A couple more of her classmates start to open their own boxes as they can’t resist to discover what they’ll find in theirs. Tom, Richard and Theresa all open theirs and Mia is surprised to see a whole lot of wealth pour out of those too. A diamond bracelet and some expensive cuff-links made of gold with the kids all lying and saying how they wanted exactly that. Mia becomes irritated:
“Homework guys! This is HOMEWORK.” She shouts.
“Homework my ass,” says Heather giving her hair a final flip before leaving class with her beautiful necklace. Only Trevor seems to be paying any attention to Mia:
“You’re off to a good start but good luck not opening your one until the week’s out,” he says. He picks up his bag and walks out the room.
“You too,” she says as she hurries out.
When she gets home her adopted parents ask her about her day in school. She knows that both her dads are great giving advice. She tells them everything that’s happened in class and shows them the box she’s not supposed to open:
“Easy,” says Mark. “If the box is not supposed to be opened then don’t open it.”
“Put it to the side and just forget about it,” says George. “No use crying over something you’re not supposed to have.”
The next few days at school start getting weirder and weirder. For a start a couple of students don’t turn up to class and strangely some of them also happen include Tom, Richard, Theresa and Heather – all the kids who’d opened their box on the previous day. A couple more days go by and the class begins to get emptier and emptier each time. Mia begins to feel as if there’s something creepy going on.
When at home, Mia takes her parents’ advice to leave the box to the side and not look at it. Every time she does, she gets a very strange and irresistible urge to simply pull the ribbon loose, open the box and discover what’s inside.
Over the days Mia manages to resist and on day seven she brings the box into Miss Melody’s class and places it on her desk while waiting for the lesson to start. Mia notices Trevor in class before her. Apart from him there is no one else. How is it that the only kids who have turned up today are herself and Trevor O’Neil?
“What’s happened to them? Where have they gone?” she asks him. He shrugs and she could tell by the look on his face that he too is equally baffled. After a few minutes Miss Melody comes in. She resumes with the lesson as if there is nothing unusual. Trevor puts up his hand:
“Yes, Trevor, I hope you have something interesting to share with us about Pandora?”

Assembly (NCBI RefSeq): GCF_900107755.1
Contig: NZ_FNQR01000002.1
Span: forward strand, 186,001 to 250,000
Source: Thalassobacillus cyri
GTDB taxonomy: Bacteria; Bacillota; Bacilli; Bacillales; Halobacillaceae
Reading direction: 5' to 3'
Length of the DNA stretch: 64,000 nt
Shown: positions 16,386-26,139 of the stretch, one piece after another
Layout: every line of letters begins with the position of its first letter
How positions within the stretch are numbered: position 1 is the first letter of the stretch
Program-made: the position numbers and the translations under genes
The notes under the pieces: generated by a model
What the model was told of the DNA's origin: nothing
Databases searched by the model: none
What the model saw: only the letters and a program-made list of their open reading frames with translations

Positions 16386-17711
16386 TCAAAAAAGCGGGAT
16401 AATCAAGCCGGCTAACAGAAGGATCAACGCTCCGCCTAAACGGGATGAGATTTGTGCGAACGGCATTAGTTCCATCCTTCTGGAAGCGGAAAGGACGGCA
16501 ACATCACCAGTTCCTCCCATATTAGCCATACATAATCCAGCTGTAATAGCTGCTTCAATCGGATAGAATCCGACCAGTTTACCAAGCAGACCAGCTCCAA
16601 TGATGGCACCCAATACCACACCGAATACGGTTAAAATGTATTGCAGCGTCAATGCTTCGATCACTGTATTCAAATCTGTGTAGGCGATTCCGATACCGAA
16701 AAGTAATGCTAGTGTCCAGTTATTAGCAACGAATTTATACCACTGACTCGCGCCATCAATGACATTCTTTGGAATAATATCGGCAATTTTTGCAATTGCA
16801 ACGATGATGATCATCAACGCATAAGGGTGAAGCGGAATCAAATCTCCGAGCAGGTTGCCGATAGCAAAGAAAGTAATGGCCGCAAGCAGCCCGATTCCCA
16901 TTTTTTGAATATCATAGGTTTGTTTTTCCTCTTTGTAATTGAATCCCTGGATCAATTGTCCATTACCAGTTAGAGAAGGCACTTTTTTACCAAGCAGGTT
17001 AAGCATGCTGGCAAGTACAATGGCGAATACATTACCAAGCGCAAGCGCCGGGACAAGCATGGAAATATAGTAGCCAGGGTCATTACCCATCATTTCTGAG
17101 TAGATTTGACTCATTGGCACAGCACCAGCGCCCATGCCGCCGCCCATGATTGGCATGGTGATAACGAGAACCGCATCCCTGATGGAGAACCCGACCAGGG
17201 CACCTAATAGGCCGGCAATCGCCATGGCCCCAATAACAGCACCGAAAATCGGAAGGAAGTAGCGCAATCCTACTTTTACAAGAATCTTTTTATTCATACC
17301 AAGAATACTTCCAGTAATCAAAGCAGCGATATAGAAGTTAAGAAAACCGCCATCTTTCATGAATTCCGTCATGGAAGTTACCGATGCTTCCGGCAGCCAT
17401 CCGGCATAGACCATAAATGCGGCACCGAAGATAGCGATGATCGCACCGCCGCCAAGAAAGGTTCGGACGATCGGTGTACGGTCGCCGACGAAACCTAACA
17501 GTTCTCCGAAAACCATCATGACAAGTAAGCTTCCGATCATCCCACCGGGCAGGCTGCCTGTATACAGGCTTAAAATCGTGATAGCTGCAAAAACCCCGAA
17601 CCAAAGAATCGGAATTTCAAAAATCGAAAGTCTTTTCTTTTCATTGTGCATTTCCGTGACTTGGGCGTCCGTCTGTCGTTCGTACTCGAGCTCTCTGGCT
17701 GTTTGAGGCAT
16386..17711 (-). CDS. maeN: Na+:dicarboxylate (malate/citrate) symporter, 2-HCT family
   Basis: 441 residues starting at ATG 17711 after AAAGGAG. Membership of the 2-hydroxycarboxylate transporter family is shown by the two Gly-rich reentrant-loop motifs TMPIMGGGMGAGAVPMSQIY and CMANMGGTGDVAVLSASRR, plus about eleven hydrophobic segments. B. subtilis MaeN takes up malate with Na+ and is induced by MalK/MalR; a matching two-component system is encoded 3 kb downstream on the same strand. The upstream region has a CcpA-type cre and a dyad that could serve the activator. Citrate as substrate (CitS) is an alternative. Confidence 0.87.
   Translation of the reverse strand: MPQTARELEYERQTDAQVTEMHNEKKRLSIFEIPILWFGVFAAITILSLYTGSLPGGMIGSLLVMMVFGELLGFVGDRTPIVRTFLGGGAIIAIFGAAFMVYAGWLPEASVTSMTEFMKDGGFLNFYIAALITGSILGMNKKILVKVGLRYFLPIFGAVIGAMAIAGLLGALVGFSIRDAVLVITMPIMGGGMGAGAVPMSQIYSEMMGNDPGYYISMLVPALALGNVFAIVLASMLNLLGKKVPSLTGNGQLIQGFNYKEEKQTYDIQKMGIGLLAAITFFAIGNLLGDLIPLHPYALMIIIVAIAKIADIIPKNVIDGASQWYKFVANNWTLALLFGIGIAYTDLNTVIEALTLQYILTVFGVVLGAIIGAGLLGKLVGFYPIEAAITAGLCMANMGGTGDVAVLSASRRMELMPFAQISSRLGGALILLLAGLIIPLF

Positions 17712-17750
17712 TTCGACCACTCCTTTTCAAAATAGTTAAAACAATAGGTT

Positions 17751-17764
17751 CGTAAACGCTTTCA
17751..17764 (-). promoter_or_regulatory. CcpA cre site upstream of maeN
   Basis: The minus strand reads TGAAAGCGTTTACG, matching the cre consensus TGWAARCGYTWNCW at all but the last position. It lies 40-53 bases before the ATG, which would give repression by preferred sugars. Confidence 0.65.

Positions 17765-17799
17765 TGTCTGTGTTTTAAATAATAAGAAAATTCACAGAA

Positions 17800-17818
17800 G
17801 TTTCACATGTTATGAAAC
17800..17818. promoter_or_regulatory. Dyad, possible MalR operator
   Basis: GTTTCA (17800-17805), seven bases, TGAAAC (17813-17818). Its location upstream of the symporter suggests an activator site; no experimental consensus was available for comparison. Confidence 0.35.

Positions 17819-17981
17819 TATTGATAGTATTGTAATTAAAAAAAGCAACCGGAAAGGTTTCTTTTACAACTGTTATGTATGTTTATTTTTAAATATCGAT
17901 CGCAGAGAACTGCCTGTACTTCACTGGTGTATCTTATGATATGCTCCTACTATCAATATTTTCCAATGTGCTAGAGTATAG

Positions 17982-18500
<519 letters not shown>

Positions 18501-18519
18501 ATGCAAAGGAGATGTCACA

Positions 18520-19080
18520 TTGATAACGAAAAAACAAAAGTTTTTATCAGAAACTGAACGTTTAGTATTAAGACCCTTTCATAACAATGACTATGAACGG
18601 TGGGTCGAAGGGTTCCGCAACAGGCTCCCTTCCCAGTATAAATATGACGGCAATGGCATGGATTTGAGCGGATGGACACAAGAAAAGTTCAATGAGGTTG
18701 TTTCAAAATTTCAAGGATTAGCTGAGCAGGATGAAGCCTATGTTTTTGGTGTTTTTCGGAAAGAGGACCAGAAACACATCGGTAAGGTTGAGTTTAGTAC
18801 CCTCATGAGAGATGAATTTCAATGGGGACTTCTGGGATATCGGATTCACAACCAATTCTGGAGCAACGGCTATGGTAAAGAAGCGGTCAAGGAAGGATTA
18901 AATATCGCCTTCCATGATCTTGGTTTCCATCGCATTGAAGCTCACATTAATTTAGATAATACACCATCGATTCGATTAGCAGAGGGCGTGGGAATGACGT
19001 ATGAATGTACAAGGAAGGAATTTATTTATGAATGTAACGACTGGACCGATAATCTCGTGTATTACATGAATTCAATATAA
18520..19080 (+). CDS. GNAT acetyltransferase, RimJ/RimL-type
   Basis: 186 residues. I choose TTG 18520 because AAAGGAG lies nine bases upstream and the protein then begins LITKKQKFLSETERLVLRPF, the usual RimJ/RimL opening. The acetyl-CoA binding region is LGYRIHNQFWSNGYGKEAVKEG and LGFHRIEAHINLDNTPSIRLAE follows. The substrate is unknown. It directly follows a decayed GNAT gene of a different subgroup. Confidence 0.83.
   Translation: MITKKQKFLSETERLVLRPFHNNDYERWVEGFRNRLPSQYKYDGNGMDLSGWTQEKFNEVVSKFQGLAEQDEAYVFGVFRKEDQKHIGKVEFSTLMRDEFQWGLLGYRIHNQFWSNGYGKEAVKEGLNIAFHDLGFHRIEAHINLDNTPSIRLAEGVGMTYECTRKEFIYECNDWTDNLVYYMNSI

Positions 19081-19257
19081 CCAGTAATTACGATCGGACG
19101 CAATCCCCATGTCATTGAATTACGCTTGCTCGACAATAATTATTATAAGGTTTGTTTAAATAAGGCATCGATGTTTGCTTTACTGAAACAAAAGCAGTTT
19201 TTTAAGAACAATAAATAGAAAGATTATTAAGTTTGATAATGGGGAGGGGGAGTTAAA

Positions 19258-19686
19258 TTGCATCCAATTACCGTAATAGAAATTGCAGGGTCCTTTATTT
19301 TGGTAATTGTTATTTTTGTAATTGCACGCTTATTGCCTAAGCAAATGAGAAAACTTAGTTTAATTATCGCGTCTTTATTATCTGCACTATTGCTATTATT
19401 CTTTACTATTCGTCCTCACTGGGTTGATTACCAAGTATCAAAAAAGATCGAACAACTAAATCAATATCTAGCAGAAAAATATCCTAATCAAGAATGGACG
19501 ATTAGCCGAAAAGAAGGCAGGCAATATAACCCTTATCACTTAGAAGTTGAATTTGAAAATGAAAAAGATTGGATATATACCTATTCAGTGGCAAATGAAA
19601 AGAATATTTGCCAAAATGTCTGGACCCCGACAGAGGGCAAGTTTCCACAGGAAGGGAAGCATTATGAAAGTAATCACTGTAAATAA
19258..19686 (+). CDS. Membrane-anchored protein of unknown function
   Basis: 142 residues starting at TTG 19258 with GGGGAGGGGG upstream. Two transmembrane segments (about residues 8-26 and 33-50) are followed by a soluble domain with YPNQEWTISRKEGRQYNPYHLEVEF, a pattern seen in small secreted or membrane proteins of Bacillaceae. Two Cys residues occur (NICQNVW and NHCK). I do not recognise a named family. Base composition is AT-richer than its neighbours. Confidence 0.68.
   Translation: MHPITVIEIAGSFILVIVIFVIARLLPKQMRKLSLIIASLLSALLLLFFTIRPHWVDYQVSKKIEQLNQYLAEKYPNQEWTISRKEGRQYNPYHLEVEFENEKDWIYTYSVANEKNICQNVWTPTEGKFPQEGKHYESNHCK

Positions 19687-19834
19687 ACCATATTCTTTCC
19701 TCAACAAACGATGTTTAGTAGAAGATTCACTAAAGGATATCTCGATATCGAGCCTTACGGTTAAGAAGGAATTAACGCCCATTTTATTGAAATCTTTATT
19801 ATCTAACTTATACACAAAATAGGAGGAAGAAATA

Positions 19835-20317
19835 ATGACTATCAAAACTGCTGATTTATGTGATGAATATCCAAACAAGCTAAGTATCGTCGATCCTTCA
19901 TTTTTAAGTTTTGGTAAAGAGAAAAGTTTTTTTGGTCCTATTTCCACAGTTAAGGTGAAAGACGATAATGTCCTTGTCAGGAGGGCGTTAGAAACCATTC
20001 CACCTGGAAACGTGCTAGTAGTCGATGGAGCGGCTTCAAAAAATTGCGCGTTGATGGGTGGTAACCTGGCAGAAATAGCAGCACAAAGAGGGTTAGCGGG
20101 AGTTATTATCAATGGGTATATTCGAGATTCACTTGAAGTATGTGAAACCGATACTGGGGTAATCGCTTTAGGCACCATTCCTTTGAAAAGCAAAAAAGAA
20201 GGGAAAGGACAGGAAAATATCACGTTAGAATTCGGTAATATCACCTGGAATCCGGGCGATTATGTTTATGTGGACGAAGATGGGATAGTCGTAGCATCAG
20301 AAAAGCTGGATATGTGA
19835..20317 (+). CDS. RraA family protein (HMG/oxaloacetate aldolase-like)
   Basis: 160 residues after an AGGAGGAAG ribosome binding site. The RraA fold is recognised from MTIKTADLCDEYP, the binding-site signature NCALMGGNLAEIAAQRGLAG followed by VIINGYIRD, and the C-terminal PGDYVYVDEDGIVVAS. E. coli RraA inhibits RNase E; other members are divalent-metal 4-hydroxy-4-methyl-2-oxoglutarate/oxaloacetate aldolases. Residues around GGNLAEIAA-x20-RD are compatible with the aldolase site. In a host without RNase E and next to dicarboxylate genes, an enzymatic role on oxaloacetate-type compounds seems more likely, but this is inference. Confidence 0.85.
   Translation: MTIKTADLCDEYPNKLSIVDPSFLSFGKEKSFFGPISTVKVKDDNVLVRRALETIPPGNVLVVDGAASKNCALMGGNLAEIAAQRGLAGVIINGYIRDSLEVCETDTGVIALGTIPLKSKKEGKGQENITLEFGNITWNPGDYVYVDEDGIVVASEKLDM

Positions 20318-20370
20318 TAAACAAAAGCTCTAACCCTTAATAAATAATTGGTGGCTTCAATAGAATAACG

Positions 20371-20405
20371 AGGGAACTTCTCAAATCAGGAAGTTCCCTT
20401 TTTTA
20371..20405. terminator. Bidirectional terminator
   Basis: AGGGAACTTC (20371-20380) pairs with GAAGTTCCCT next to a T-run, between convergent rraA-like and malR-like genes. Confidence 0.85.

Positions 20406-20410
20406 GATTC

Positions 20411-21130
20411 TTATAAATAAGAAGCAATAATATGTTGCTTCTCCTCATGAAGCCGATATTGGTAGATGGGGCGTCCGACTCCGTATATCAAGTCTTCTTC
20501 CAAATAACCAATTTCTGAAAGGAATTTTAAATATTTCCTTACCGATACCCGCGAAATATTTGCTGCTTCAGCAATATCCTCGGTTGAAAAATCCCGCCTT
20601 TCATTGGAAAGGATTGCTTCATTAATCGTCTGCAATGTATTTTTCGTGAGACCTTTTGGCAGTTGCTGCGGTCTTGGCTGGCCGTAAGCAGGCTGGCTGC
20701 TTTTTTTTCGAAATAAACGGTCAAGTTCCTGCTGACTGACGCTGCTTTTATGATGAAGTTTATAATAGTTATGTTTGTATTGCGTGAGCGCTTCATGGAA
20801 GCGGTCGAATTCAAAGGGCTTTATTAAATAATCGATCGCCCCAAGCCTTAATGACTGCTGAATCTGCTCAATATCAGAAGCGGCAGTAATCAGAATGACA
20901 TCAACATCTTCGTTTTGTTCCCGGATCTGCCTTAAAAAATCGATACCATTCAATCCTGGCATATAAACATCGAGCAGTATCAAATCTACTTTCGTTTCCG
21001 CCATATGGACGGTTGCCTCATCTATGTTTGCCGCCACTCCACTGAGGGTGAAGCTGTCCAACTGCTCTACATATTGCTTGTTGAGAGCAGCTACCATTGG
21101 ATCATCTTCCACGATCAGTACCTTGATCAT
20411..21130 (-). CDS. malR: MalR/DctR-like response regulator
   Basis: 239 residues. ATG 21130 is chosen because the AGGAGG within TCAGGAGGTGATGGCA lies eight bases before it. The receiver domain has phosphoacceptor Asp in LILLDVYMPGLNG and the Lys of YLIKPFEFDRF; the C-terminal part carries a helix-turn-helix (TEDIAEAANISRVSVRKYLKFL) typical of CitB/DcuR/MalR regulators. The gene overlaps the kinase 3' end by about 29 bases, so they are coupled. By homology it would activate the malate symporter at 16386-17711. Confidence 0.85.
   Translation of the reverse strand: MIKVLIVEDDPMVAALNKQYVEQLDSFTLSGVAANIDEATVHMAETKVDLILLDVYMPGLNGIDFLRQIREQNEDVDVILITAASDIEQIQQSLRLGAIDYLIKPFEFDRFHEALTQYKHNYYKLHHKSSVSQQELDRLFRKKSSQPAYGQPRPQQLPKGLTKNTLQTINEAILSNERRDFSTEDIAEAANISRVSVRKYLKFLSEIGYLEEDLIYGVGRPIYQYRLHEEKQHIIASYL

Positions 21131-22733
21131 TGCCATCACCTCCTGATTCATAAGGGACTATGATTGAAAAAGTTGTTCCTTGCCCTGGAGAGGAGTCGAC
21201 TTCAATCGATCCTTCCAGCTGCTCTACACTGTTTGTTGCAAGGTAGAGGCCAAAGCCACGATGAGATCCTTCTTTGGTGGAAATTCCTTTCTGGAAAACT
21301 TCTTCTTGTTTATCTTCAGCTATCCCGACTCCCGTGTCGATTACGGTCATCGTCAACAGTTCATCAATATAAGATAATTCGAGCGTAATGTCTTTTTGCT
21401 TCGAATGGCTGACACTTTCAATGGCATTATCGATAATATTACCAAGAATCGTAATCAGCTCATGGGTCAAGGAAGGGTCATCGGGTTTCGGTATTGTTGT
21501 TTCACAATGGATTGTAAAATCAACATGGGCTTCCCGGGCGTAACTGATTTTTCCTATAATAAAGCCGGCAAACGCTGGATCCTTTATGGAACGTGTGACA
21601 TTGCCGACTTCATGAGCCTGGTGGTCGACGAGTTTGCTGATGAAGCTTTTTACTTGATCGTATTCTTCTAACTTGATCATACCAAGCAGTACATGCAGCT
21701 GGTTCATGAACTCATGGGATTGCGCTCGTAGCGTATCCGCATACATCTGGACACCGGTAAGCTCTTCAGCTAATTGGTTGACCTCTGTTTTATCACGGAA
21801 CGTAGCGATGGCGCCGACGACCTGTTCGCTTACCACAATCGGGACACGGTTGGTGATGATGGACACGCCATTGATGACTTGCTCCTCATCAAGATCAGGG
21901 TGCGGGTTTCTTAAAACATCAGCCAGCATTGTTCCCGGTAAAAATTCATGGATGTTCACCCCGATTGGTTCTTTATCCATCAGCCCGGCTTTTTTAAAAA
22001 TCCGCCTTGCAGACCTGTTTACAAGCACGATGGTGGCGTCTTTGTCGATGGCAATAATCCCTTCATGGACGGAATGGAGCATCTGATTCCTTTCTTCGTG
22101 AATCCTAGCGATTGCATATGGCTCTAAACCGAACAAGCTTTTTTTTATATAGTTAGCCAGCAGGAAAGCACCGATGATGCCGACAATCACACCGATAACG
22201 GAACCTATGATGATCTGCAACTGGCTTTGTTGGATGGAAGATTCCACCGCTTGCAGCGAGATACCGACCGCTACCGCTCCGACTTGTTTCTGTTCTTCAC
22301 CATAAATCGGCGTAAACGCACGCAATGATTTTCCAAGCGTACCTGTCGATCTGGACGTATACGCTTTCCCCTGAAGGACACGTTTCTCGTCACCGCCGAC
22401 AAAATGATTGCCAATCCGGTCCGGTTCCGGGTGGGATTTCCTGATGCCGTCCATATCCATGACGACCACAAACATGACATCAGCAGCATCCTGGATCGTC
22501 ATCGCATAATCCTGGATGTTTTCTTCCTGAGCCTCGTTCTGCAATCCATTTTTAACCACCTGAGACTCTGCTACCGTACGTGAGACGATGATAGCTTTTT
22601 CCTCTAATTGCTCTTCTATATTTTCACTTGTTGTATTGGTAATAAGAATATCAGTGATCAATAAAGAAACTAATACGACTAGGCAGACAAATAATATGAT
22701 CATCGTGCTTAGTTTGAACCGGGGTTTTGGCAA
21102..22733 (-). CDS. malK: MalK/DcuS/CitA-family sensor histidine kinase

He puts his hand down:
“It’s not about that,” he says. “Miss Melody? What’s happened to the other kids?”
“Why, Trevor,” she says. “I’m surprised you’ve even had to ask.” She shuffles a couple of papers on her desk. “They’ve been detained, of course.”
“Detained?” Says Mia. “As in given detention?”
“Of course,” says Miss Melody.
“But where are they?” Asks Trevor.
“My, you do ask so many questions,” she says. “Is it not a rule of the school that if a student fails to hand in their homework or produces homework at a highly unsatisfactory fashion that they are given detention?”
An empty silence pervades the room.
“As it happens they have ALL produced their homework to an unsatisfactory standard and they are all being punished.” Then she whispers, “I have detained them inside the box.”
Mia and Trevor look at each other in confusion.
“But YOU two! YOU are my model students. The only two in fact who have completed the homework set to a satisfactory standard and consequently you’ll be rewarded.”
Mia feels a thrill pass through her following the word ‘reward’ but she has another question and raises her hand:
“What about the others?” She asks.
“Oh, no, they will receive no reward but I will be letting them out of their boxes soon enough. When I have deemed that their punishment is sufficient.” She clears her throat.
“Well, that’s that then,” says Trevor. “Can I have my prize please?”
“Oh, of course. Your prize is and has always been inside your box which both of you are now permitted to open and, for heeding the homework, you are both permitted to keep. Now you will open your box and you will find all that your heart desires.”
Trevor ravages his box open and discovers a go-kart:
“Yay! Christmas has come early,” he says. Then he begins to look perplexed. “How did she know this is exactly what I wanted?”
Mia decides to restrain herself a little more and open hers at home.
When she gets home, she tears open her box under the gaze of George and finds a pair of the cutest kittens. Mia looks to her father for permission to keep the kittens and when he says ‘yes,’ her heart fills with joy.
Sunlight suddenly seeps through the window and into the room and Mia thinks she’s going to have a really good week.